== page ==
Don't ever leave us again (Screenshot: Netflix)

Hey everyone: Welcome back to TV Club Classic! I am picking up the years-old, cobwebbed mantle from former A.V. Club contributor David Sims to take us through the final four seasons of Gilmore Girls. As Simmmms pointed out in his final GG review for this site in 2013, there is a definitive break between seasons three and four of the series. Once Rory goes off to Yale, the show is less about these two raising each other and more about contrived events to bring together two people who now live in separate areas of Connecticut. Yes, there are some horrifying things afoot in GG’s final years, but at least in season four, we know that we end on an absolute upswing with “Raincoats And Recipes.” So I will be revisiting two of these episodes per week until we’re finished, so snuggle in for the next year or so. Let’s get started!

“Ballrooms And Biscotti” (season four, episode one, originally aired 9/23/2003)

The girls return from their hostel trip through Europe, delivering gifts and fighting jet lag until they realize that the only have a few days until Rory must head off to Yale, instead of a full week. Unfortunately, this is bullshit, and kicks off the season on a false start. There is no way in hell that perfectly organized Rory Gilmore would flub the biggest date in her young life. It’s merely a plot progression meant to compress the girls’ final days together, compounded by the fact that they have to squeeze in a Friday night dinner with Emily and Richard.

Love or hate Emily (I lurve) but her forcing Rory to watch ballroom dancing until her mother comes to pick her up is her passive-aggressiveness at absolute warrior levels. Emily is obviously so pissed that Lorelai doesn’t come to dinner, but Emily and Richard on their own with Rory are as delightful as we’ve ever seen them, pouring all their grandparently affection onto Rory without Lorelai around to toss barbs at. And Emily and Lorelai’s fight again shows just how determined Emily is to have Lorelai in her life, no matter the cost, even messing up her daughter’s final evening at home with her own daughter. It is a wrenching way for the girls to spend their last night together, but at least it ends with biscotti and televised ballroom dance and Emily, defeated, asleep in a chair.

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“The Gilmore Girls’ First Day At Yale” (season four, episode two, originally aired 9/30/2003)

Better title would have been: The ridiculous mattress saga. And another nitpick: how could Lorelai, who only drives a Jeep, not be able to drive Luke’s shift-stick truck? Anyway.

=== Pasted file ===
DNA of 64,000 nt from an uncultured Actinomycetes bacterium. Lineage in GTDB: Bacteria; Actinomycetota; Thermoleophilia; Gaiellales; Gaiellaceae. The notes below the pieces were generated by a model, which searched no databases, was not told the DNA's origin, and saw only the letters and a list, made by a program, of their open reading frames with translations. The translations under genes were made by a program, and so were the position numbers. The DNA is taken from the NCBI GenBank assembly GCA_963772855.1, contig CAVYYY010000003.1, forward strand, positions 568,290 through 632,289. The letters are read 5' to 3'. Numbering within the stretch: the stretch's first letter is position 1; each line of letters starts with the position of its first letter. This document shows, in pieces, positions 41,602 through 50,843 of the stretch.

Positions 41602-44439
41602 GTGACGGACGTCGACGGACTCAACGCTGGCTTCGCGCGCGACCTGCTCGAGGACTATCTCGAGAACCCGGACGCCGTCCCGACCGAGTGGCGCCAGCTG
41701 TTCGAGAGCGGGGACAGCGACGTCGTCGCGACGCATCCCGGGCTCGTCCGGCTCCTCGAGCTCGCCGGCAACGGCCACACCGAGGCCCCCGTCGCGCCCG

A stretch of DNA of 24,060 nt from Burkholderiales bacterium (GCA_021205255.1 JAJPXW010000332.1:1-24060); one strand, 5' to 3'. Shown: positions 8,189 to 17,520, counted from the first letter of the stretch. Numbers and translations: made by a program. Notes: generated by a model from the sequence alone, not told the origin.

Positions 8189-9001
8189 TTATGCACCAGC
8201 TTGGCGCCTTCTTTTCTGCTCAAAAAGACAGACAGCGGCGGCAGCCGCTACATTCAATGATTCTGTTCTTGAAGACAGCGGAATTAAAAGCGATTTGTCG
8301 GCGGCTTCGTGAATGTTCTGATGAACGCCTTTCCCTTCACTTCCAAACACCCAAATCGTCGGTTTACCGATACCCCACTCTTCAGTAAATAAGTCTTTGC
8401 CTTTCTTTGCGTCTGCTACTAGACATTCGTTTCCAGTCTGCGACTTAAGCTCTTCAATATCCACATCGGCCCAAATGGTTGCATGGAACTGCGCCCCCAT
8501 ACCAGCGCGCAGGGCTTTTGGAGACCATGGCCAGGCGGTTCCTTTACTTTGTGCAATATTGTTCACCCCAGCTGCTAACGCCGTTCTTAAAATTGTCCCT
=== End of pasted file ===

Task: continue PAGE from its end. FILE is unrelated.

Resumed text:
If we’re going to have a devastating episode that separates our two girls forever, this was a pretty effective way to go. Lorelai is the first one to cave at Yale, unable to leave her daughter behind without another trumped-up load of supplies. Rory’s immediate and parallel freakout on her first Lorelai-less night also makes perfect sense, as her formidable mother has been her focal point for her entire life. The most interesting part of season four is Rory grappling with her own new life, finally out from underneath her mother’s considerable shadow. Of course, she’s happy to still hang out there for a while, letting Lorelai throw the first floor party (in the largest dorm suite in all of academia) and help everyone figure out the best takeout and coffee in town. That extra mattress even comes in handy for a first-night sleepover.

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The B-story this episode is bizarre but at least mildly amusing, with Luke getting pummeled by his soon-to-be ex-wife’s lawyers. The Dewey, Cheatum, and Howe joke is classic. But since the whole Nicole story was just thrown in as a temporary Lorelai/Luke roadblock anyway, ultimately pointless. Best of all is the insertion of our fave Paris Gellar (that ominous “P.G.” on the post-it), now aided by a life coach. With Lorelai now farther away geographically, we can only hope that this leads to much more Paris in Rory’s life, which is always a good thing. And so Rory ends the episode surrounded by one familiar face and a few that are becoming more familiar, even with the best coffee on campus in hand.

It’s a stark contrast to her mother: Lorelai coming home to an empty house for the very first time is as heartwrenching an ending scene as Gilmore Girls ever pulled off.

Stray observations

  • That crazy, quirky Stars Hollow: Taylor and his insane ice cream queen campaign. “Just wear a nice, simple sage-colored floor-length gown and you’ll be fine.”
  • Kirk on his skydiving lesson: “The guy said I was a natural at falling.”
  • It’s true, there’s no possible present or souvenir you could get Luke Danes. Except for maybe a new baseball hat.
  • “I should have killed you the minute you put up those unicorn topiaries in the park, but hey, hindsight, right?
  • Lorelai’s way into her whole “Oh, I’m not interested in Luke but am still nosing my way into his sham marriage” mode.
  • I like how Rory just walks around with that button that tells everyone she doesn’t want to know the sex of Sookie’s baby.
  • “Terrance! I got myself an exposure!”
  • “Do something to make me hate you!” “Go Hitler!”
  • The season begins as it ends, with Kirk interrupting a Luke and Lorelai moment right at the close of episode one.
  • Next week: Sorry everyone, but Digger Stiles makes his unfortunate Gilmore Girls entry next episode.

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